Best Visual Effects: Scott Pilgrim vs. the World
Release Date: August 13
According to the Academy's rules, the Best Visual Effects Oscar is judged on the basis of: 1) consideration of the contribution the visual effects make to the overall production; and 2) the artistry, skill, and fidelity with which the visual illusions are achieved. Look at the winners since the creation of the award in 1964 — films like Star Wars, Cocoon, Babe, and Mary Poppins — and you'll notice a common thread. Each film's visual effects try to create a photorealistic illusion; they want to convince you that the aliens, talking animals, or flying nannies are real. Since 1964, a handful of films have pushed the art of illusion in unconventional directions, using visual effects to combine the real world with the fantastic and create an amalgam of the two. Who Framed Roger Rabbit (winner, 1988) and The Mask (nominated, 1994) are live-action cartoons — we're aware that we're watching something that is fabricated, but it casts a spell on us that's different from the conventional use of FX. These films are special, and were honored as such. Another such film came out in 2010, yet was ignored by the academy: Scott Pilgrim vs. the World.
>>READ: Phoenix review of Scott Pilgrim vs. the World<<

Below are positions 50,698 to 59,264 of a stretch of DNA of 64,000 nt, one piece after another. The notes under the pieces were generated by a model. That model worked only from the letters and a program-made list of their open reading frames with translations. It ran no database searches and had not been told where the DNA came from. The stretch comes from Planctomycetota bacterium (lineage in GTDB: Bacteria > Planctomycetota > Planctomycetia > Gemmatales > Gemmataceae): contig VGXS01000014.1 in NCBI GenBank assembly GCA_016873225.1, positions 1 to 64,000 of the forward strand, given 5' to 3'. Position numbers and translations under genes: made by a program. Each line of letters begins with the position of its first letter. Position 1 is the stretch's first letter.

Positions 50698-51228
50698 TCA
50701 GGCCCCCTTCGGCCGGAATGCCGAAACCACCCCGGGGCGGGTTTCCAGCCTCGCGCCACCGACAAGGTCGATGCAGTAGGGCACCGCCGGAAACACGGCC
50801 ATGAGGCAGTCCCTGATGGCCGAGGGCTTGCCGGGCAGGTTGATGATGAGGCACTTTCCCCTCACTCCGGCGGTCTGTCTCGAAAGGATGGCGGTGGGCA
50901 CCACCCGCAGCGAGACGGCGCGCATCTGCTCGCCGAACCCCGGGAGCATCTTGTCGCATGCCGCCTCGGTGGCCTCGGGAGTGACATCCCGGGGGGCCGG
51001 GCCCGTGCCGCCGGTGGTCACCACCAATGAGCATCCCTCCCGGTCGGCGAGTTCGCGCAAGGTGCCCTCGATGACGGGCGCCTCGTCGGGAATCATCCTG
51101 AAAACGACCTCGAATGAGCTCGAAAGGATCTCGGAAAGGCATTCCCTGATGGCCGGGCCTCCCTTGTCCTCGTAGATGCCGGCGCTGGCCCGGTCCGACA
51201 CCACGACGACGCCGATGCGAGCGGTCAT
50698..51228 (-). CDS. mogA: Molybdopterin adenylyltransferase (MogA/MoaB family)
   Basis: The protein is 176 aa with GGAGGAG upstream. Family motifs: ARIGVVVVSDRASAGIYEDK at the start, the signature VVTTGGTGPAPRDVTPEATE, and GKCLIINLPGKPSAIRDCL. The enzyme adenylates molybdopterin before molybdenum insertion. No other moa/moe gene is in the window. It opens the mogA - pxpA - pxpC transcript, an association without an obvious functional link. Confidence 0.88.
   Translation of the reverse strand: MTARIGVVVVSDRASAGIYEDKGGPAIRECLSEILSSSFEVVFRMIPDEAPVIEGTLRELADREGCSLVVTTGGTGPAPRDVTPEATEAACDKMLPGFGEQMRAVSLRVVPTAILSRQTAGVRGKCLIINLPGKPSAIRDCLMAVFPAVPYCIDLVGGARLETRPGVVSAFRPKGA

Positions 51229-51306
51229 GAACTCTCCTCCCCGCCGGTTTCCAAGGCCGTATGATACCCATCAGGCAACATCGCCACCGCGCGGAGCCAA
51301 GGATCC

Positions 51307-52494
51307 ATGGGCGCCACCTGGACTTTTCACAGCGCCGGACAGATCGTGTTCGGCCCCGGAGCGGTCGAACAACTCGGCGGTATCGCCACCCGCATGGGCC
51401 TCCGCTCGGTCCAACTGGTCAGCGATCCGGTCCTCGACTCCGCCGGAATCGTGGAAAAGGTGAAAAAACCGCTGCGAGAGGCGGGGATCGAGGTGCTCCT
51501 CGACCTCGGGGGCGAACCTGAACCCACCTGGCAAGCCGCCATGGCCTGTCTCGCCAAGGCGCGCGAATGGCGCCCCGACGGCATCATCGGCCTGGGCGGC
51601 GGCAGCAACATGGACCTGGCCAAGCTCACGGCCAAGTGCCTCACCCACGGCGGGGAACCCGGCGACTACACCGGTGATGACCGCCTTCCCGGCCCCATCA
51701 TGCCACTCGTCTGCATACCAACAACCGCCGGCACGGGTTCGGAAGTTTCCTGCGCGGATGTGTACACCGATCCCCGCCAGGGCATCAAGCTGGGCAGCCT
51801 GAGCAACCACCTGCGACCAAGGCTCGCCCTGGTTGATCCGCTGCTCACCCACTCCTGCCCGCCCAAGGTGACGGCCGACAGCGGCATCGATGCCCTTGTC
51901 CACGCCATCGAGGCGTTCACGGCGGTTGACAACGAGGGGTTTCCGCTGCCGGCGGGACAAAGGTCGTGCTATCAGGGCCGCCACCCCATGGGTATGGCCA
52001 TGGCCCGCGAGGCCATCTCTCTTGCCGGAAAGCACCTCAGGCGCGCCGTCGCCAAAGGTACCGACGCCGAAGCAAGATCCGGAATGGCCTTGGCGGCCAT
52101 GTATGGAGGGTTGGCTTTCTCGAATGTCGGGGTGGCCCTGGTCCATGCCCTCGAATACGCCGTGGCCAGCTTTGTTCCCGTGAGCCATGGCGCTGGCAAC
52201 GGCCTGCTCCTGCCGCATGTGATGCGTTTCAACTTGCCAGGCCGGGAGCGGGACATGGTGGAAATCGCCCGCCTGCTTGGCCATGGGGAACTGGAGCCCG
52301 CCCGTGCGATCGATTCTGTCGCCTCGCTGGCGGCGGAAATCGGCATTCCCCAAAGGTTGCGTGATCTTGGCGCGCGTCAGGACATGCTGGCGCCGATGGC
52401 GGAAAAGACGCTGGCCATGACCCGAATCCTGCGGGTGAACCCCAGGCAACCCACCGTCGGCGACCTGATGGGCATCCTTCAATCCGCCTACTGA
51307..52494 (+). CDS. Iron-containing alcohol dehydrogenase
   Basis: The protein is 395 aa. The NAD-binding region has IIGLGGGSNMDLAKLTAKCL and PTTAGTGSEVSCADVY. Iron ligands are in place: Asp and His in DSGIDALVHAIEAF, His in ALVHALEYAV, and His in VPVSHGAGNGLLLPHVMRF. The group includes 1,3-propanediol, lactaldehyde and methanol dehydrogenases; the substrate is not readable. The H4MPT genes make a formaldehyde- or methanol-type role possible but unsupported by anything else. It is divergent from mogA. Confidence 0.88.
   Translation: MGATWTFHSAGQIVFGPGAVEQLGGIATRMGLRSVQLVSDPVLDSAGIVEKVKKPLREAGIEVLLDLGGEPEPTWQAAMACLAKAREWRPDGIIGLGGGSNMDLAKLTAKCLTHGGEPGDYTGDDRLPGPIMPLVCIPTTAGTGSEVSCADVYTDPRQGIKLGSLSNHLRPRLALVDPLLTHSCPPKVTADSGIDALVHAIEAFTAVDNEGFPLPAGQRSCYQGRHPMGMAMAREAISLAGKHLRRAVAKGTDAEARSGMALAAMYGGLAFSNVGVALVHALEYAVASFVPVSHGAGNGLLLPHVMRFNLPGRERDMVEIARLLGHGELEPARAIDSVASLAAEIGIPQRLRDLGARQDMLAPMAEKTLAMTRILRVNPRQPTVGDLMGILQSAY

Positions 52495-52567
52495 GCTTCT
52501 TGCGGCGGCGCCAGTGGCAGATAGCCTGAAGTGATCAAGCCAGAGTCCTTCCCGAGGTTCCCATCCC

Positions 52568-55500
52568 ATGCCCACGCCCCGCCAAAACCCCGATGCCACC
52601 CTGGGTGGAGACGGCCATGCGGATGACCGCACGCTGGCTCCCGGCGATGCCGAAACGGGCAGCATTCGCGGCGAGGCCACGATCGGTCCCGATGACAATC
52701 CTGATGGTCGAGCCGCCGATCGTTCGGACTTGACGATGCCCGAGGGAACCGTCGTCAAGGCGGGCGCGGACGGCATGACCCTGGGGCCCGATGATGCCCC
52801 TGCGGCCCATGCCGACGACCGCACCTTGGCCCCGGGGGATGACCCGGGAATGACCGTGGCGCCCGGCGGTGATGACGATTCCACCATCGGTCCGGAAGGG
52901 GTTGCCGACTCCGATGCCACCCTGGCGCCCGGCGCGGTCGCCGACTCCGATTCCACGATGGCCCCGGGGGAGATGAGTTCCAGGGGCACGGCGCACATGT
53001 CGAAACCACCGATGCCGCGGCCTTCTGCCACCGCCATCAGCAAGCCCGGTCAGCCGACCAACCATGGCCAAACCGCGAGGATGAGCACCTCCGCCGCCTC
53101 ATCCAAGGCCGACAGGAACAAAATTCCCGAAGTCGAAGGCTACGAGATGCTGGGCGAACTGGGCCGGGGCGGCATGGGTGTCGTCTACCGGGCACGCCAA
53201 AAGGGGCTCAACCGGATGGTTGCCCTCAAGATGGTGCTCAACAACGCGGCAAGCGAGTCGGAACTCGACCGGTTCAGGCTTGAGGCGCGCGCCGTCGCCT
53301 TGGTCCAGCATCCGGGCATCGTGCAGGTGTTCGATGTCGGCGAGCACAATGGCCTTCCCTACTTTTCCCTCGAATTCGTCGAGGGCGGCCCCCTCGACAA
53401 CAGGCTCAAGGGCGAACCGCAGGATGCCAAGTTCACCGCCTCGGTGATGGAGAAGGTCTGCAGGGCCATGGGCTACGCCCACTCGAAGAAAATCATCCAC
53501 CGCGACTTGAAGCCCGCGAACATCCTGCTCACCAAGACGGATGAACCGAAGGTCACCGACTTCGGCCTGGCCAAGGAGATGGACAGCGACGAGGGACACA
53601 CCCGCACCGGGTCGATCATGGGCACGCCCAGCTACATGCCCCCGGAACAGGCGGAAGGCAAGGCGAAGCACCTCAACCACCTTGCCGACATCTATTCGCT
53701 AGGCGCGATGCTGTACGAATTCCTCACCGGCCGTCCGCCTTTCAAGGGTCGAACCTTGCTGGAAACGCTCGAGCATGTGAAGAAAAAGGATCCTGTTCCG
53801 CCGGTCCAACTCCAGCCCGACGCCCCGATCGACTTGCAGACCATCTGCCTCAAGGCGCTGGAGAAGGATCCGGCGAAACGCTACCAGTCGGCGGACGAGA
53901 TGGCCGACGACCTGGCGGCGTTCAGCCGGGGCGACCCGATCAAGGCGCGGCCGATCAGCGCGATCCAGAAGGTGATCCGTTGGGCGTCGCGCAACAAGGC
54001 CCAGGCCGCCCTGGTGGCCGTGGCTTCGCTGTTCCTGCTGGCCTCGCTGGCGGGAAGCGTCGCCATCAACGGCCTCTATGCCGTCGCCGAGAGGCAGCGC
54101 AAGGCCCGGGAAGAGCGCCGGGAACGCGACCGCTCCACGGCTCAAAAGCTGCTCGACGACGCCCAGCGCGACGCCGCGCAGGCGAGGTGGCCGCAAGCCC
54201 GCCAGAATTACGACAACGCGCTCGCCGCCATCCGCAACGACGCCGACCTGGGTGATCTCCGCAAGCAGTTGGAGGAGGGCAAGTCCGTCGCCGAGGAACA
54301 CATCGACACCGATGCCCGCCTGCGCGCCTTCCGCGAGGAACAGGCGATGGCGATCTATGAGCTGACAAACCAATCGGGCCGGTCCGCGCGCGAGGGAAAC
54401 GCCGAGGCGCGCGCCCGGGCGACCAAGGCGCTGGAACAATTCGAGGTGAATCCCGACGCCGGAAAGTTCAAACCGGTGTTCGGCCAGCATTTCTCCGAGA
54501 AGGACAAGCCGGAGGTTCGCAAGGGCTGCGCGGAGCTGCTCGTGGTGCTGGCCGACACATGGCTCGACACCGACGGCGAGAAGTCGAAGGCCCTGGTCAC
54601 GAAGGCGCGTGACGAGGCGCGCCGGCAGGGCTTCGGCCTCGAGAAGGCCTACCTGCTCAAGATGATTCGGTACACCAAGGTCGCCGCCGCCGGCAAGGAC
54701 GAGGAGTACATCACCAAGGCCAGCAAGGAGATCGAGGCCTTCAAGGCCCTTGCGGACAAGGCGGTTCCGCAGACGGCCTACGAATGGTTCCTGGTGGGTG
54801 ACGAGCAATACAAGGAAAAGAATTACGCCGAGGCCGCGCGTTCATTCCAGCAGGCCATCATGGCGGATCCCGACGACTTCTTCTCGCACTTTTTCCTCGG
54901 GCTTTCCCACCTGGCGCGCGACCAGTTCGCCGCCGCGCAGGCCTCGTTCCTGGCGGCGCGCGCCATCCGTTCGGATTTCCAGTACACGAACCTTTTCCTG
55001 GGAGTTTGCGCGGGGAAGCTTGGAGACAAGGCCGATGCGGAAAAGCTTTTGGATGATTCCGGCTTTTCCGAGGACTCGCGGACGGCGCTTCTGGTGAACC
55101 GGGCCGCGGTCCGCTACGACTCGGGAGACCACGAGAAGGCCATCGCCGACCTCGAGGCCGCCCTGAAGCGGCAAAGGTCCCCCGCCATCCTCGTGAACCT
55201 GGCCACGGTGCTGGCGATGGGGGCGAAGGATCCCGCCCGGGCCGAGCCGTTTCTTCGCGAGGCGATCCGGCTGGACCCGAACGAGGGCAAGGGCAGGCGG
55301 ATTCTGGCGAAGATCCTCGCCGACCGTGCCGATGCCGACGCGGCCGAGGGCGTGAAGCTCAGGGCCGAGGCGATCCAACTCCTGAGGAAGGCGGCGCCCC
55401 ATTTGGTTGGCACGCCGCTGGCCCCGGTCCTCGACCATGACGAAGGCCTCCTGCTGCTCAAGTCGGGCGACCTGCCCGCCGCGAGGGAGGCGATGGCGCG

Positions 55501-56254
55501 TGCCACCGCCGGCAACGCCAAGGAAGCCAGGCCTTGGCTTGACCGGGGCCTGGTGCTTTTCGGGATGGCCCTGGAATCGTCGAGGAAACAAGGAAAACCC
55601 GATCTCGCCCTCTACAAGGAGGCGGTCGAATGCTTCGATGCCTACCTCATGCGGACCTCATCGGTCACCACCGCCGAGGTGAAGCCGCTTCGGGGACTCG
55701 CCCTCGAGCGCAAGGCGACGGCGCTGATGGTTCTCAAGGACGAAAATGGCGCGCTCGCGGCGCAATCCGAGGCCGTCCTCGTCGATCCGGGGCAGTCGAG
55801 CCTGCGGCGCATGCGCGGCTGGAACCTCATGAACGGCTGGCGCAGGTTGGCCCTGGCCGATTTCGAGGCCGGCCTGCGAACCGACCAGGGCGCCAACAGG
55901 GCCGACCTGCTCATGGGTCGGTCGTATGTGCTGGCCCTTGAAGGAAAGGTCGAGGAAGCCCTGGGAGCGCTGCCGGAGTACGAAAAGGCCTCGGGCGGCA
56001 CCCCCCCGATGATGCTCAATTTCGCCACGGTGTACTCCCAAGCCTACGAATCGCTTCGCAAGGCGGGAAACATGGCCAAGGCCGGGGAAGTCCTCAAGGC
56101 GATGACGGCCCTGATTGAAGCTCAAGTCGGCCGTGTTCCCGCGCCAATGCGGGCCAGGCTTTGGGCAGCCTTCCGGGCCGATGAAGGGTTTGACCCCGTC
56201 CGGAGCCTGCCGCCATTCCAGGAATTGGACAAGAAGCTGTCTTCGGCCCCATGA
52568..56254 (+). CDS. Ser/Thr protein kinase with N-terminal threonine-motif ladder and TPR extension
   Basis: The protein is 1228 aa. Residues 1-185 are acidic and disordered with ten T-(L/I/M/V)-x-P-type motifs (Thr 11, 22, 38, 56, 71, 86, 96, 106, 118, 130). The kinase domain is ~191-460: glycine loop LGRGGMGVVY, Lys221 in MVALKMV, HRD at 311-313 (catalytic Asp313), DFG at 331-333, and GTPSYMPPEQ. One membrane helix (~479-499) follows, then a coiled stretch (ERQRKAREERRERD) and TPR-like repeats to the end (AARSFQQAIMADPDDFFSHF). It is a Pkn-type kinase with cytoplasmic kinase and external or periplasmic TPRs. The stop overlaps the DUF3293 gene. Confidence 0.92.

Scott Pilgrim is a true innovation in filmmaking — a movie where the characters exist in a video game world, play by video game rules, and can even score an extra life if they play well enough. It's Roger Rabbit with Zelda instead of Bugs Bunny. In the same way that Roger Rabbit mixes Bob Hoskins with hand-painted cartoons, Scott Pilgrim surrounds Michael Cera and Ellen Wong with graphics, props, and characters from 30 years of video games, everything from blocky, pixilated 8-bit Nintendo games from the '80s to slick, modern movement-based games like Dance Dance Revolution (which is re-imagined as "Ninja Ninja Revolution" -- frankly, that sounds like more fun). When Scott Pilgrim gets his extra life, it appears as an 8-bit icon next to his head, like something from Super Mario Brothers. It's not photorealistic at all, but it completely works. In the hands of a less imaginative filmmaker, the extra life would have been a million-dollar CGI creation that would probably be nominated for an Academy Award. I've never seen anything like Scott Pilgrim vs. The World, and in 10 years, people will be wondering why it didn't get the respect it deserves.
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